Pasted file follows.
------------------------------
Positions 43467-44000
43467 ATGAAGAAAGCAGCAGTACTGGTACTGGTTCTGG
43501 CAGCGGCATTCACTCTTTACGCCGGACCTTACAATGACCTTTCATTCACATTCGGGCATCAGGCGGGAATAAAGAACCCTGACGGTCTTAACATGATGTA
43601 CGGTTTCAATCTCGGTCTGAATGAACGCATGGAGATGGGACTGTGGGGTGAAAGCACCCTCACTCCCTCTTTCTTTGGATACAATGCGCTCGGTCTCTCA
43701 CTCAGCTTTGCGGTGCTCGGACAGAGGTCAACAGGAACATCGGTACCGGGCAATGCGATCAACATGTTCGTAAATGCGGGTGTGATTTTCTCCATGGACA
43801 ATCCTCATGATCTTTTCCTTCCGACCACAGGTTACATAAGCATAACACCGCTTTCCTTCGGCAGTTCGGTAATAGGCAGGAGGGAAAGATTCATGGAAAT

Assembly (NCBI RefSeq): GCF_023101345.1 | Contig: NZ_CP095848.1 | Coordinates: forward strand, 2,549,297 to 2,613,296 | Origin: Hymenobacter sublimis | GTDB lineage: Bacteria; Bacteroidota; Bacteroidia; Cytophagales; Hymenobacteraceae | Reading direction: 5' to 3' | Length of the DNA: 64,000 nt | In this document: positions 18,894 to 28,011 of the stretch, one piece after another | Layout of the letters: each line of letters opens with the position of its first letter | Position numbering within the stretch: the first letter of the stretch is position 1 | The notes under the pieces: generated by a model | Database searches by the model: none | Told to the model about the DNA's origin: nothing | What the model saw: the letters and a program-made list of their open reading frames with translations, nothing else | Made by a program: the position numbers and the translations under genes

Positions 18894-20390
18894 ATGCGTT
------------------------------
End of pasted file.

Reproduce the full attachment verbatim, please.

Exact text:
Positions 43467-44000
43467 ATGAAGAAAGCAGCAGTACTGGTACTGGTTCTGG
43501 CAGCGGCATTCACTCTTTACGCCGGACCTTACAATGACCTTTCATTCACATTCGGGCATCAGGCGGGAATAAAGAACCCTGACGGTCTTAACATGATGTA
43601 CGGTTTCAATCTCGGTCTGAATGAACGCATGGAGATGGGACTGTGGGGTGAAAGCACCCTCACTCCCTCTTTCTTTGGATACAATGCGCTCGGTCTCTCA
43701 CTCAGCTTTGCGGTGCTCGGACAGAGGTCAACAGGAACATCGGTACCGGGCAATGCGATCAACATGTTCGTAAATGCGGGTGTGATTTTCTCCATGGACA
43801 ATCCTCATGATCTTTTCCTTCCGACCACAGGTTACATAAGCATAACACCGCTTTCCTTCGGCAGTTCGGTAATAGGCAGGAGGGAAAGATTCATGGAAAT

Assembly (NCBI RefSeq): GCF_023101345.1 | Contig: NZ_CP095848.1 | Coordinates: forward strand, 2,549,297 to 2,613,296 | Origin: Hymenobacter sublimis | GTDB lineage: Bacteria; Bacteroidota; Bacteroidia; Cytophagales; Hymenobacteraceae | Reading direction: 5' to 3' | Length of the DNA: 64,000 nt | In this document: positions 18,894 to 28,011 of the stretch, one piece after another | Layout of the letters: each line of letters opens with the position of its first letter | Position numbering within the stretch: the first letter of the stretch is position 1 | The notes under the pieces: generated by a model | Database searches by the model: none | Told to the model about the DNA's origin: nothing | What the model saw: the letters and a program-made list of their open reading frames with translations, nothing else | Made by a program: the position numbers and the translations under genes

Positions 18894-20390
18894 ATGCGTT